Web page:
Source: Deep Learning on Medium
In this 3 part article you are going to:
- Create a neural network from scratch in Python. Train it using the gradient descent algorithm.
- Apply that basic network to The Wisconsin Cancer Data-set. Predict if a tumor is benign or malignant, based on 9 different features.
- Explore deeply how back-propagation and gradient descent work.
- Review the basics and explore advanced concepts. In part 1 we explore the architecture of our network. In part 2, we code it in Python and go deep into back-prop & gradient descent. In part 3, we apply it to the Wisconsin Cancer Data-set.
Let’s go together down the loss landscape of Deep Learning. Ready?
These are exciting times for those passionate about the mysteries and possibilities of deep learning.
Many of the heroes in the field share their expertise through videos and articles. They include people like Jeremy Howard at fast.ai, Andrew Ng at Coursera, Andrej Karpathy, Yann Lecun, Ian Goodfellow, Yoshua Bengio, Lex Fridman, Geoffrey Hinton, Jürgen Schmidhuber and many others.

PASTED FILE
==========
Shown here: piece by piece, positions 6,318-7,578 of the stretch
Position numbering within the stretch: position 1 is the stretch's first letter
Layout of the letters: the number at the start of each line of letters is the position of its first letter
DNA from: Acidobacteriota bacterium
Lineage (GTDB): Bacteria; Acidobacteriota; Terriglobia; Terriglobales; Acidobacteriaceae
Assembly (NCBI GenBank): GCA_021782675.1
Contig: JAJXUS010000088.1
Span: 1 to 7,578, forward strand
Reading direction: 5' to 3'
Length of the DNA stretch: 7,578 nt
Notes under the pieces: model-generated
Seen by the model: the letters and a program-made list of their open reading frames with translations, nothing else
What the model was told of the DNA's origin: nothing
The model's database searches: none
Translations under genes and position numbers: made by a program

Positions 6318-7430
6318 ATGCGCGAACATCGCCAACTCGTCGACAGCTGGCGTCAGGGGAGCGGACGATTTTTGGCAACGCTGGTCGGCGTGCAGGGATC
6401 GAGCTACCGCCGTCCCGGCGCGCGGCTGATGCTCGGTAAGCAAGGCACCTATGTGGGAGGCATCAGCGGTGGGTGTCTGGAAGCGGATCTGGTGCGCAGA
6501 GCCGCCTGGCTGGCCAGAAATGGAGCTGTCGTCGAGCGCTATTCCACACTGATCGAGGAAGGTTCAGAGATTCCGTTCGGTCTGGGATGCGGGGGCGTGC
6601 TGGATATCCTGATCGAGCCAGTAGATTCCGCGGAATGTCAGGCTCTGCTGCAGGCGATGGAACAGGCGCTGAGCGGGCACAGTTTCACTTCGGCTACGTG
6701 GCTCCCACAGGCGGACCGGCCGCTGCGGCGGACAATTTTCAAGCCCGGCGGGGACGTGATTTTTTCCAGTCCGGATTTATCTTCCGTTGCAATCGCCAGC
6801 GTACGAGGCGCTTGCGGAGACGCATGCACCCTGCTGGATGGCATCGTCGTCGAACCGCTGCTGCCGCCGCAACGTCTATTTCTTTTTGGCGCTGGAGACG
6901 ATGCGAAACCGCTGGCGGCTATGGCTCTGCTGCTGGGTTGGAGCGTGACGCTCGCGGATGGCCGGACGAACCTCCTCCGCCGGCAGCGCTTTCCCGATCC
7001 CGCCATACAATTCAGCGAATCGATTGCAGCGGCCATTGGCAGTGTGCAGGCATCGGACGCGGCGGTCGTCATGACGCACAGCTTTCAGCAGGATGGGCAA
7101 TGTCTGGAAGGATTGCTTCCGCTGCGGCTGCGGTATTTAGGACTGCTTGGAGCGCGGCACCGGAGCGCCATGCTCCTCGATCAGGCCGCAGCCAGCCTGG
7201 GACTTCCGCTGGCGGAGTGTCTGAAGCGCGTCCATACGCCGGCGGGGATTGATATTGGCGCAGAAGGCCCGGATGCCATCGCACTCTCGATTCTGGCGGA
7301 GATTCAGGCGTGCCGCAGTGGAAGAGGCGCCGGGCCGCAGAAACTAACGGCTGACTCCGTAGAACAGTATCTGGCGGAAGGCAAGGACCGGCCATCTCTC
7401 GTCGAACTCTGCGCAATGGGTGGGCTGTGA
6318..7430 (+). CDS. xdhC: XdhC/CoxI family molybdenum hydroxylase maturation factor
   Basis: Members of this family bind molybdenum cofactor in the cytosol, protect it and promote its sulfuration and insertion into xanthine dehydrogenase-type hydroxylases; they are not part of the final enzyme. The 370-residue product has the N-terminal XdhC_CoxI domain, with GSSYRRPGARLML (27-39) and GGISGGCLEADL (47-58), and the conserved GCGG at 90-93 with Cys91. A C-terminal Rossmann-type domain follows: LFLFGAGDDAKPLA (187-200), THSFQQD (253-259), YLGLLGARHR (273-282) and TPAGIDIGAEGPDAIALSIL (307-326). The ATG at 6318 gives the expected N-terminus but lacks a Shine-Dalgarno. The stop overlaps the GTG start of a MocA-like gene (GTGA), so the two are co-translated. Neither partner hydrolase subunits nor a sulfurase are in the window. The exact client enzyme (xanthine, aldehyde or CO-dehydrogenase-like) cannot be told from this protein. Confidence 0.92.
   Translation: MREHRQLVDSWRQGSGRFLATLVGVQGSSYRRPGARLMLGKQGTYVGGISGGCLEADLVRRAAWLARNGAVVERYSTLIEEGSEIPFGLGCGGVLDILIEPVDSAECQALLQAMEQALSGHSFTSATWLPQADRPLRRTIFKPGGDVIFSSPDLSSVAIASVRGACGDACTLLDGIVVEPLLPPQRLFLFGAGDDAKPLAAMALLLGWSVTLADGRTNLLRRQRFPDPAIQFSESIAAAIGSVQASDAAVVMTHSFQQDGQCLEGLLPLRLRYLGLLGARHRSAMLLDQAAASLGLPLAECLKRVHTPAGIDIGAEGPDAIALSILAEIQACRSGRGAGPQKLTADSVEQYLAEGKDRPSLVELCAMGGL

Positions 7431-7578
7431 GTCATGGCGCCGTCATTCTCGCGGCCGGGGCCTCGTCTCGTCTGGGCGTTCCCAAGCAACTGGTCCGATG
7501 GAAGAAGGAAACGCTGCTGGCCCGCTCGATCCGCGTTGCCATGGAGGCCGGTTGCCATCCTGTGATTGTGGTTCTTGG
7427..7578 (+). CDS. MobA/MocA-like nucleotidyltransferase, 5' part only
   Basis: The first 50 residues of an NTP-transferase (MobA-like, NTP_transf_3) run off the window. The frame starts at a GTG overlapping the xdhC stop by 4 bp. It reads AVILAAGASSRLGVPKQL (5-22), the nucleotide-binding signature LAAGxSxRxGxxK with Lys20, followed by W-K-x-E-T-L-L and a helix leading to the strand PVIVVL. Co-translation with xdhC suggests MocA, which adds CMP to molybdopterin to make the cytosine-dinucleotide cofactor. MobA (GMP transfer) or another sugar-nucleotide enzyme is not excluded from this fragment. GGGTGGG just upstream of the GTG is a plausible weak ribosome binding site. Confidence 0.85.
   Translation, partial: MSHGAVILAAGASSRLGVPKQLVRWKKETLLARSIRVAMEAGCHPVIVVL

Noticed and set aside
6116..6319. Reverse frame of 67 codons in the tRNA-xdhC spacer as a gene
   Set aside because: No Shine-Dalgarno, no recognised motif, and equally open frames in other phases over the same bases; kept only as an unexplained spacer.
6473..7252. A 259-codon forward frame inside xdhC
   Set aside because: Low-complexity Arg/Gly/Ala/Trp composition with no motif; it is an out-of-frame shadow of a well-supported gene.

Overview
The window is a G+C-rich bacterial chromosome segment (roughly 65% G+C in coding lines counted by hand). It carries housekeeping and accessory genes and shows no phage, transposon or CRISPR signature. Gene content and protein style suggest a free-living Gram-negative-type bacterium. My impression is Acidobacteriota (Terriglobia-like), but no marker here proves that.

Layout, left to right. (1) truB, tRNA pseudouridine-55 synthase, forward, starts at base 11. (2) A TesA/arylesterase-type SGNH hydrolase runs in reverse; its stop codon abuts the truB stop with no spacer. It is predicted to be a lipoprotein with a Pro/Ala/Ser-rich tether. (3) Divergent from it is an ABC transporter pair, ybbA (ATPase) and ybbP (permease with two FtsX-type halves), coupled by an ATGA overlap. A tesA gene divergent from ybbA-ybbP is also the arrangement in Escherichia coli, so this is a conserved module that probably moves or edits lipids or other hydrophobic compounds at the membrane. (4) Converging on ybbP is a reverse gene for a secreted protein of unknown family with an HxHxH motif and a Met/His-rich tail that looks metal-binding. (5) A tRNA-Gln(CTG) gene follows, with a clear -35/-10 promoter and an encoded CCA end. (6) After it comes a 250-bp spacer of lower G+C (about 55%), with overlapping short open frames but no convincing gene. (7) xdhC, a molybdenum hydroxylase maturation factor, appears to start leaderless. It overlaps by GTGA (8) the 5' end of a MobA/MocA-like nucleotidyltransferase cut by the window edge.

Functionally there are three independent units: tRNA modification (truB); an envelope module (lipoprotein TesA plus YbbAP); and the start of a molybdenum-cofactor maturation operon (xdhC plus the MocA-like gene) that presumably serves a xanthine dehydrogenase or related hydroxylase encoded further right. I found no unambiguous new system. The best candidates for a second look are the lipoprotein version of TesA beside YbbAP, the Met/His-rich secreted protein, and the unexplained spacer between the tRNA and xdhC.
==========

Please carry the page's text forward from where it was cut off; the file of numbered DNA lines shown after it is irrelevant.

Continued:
One of the key things that many of them recommend is to get hands on as soon as possible, coding the key principles of deep learning on your own.
Nowadays, we have amazing libraries at our disposal. They include Tensorflow, PyTorch, Fast.ai, Keras, Mxnett, Nctk, DL4J and others. But if you only make use of those powerful libraries, you may be missing out on something important. The chance to reflect deeply about some of the most important parts of these processes.
Coding a net on your own forces you to confront, face to face, the key issues and obstacles in this fascinating adventure. And also, the hidden marvels behind Deep Learning.
Consider all the fancy architectures and latest developments within deep Learning. Convolutions, recurrent networks, GANs and so much more. What is really fascinating is that behind almost every success in the field, we find the same familiar friends. Back-Propagation and Gradient Descent.
If you understand deeply those 2 concepts, the sky is the limit. You can then work with the powerful libraries holding a deeper perspective. And you will also be prepared to reflect on your own about new ways in which these tools can be improved.
Ready to begin? It’s going to be quite a ride!
In search of the mystery function
A lot of what happens in the universe can be expressed with functions. A function a mathematical construction that takes an input and produces an output. Cause and effect. Input and Output.
When we look at the world and its challenges, we see information, we see data. And we can learn a lot from that data.
The learning we do with that data can be of different kinds. Let’s highlight 3 very common types within deep learning: